My good intentions never seem to last more than a few weeks.
Every year, I write down goals and plans that seem so attainable. I always think I will exercise consistently, manage my time better, and generally stay on top of things. My Type A personality draws up lists with bullet points and deadlines, confident that all my plans on paper will be followed to the letter. I know what areas of my life need improvement, so all I need to do is work harder, right? Armed with a self-help to-do list, I feel convinced I can make myself better.
Yet things never work out quite like I expect, and I have yet to meet my own goals and expectations. But the next year, I always write out another list.
Martin Luther seems to have also felt this frustration of grasping for out-of-reach perfection, but he has a much more poetic way to say it:
This life, therefore, is not righteousness but growth in righteousness, not health but healing, not being but becoming, not rest but exercise; we are not yet what we shall be, but we are growing toward it; the process is not yet finished, but it is going on; this is not the end, but it is the road; all does not yet gleam in glory, but all is being purified.
Sounds like it could be a line from “Lord of the Rings.”
“We are not yet what we shall be.”
Beyond the cadence of the words, the meaning of this quote needs to find its place in the crevices of our achievement-focused hearts. These words remind us of one of the central truths of Christianity: God isn’t finished with us yet.
When God redeems us and makes us His children, we are forever different. But in some ways, we are depressingly the same. The sins and struggles we have faced for so long are still there. We aren’t changed completely overnight.
Whether we have been believers for a few months or two decades, it’s easy to be frustrated when we don’t think we’re as different as we should be. Why do I still struggle with the same sin I struggled with last year? Why is it still so hard to be humble or stop spreading gossip?
Welcome to sanctification.
“Not being but becoming.”
When I was 9 years old, I took three little tomato seeds I had in my salad and put them in some dirt outside. Despite my ignorance of all things gardening, the three seeds sprouted a few weeks later. Tiny little tomato plants pushed their way through the dirt and into the sunlight.
But they were so little. They had no flowers, much less any fruit.
As I watched my little plants and waited for growth, I never showed them a list of traits they didn’t meet or qualifications they didn’t have yet. I never gave them an itemized list of suggested improvements with corresponding goals. Those things would never help my plants grow.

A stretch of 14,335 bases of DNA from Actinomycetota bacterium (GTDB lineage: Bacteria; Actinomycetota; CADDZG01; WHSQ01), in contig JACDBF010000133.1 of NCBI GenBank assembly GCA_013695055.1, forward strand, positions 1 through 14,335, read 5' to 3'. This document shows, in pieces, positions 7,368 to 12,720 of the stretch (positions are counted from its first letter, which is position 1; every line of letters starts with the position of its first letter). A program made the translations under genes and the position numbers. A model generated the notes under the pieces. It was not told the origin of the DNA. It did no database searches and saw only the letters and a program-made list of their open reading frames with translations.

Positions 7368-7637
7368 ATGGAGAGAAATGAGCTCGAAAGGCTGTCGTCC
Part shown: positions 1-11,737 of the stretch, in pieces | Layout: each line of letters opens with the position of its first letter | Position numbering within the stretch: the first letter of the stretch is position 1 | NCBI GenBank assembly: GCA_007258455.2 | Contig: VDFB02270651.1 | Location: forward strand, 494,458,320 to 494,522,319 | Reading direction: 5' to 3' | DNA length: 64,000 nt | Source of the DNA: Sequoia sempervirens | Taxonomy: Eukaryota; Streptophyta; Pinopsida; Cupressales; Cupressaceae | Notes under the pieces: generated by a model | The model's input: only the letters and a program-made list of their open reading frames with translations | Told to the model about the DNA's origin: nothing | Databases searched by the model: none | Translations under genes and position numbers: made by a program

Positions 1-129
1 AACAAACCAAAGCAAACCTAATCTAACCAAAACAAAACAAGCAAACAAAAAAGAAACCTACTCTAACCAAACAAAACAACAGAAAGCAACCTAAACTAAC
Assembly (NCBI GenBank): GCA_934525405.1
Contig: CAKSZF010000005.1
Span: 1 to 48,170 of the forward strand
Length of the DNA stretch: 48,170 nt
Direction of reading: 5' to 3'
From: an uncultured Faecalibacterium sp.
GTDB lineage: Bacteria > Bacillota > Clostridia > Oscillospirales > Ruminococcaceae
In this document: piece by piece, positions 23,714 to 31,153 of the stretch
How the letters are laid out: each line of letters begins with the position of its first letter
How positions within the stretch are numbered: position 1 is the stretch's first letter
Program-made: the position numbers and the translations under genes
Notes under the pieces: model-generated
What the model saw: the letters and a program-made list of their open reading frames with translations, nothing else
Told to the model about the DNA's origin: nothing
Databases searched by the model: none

Martin Luther’s words remind us that we are in a lifelong process of change. The sanctification God is working in us will take our entire lives — we can’t rush this process to finish early.
“And I am sure of this,” Paul told the Philippian church, “that he who began a good work in you will bring it to completion at the day of Jesus Christ.”
As Christians, we are not called to make ourselves as perfect as we can in our own strength. We are called to live in a grateful relationship with the God who made us as we are and saved us as we are — but isn’t leaving us that way.
As imperfect as we know we are, God will one day unveil us as His perfected people (Ephesians 5:26-27). As Paul said, we can be sure that He will do it.
“This is not the end.”
I kept watering my little plants. The sun kept shining, and the Kansas wind kept swirling fresh air around their tiny stems. The flowers came a few weeks later, and the tomatoes not long after that.
It was a process. Processes take time.
“Sanctification is a work, not an act,” Rosaria Butterfield wrote. “We grow in sanctification over a lifetime of living in union with Christ, of denying ourselves, of taking up the cross, of following Christ.”
God is the gardener and He knows how to grow us into what He intends for us to be. As we follow His leading each day, we will be surprised at how deeply He changes us.
I still write goals. I still make plans. These can be helpful tools as I throw my energy into becoming more like Christ. But stressing about how far I am from where I should be is pointless (or, we could say, fruitless). As long as we live on this earth, we’ll fail at perfection. We can’t be perfect in our own strength.
When you feel decidedly imperfect, know you’re in a good place. None of us are perfect, but one day we will be.
God is making sure of that.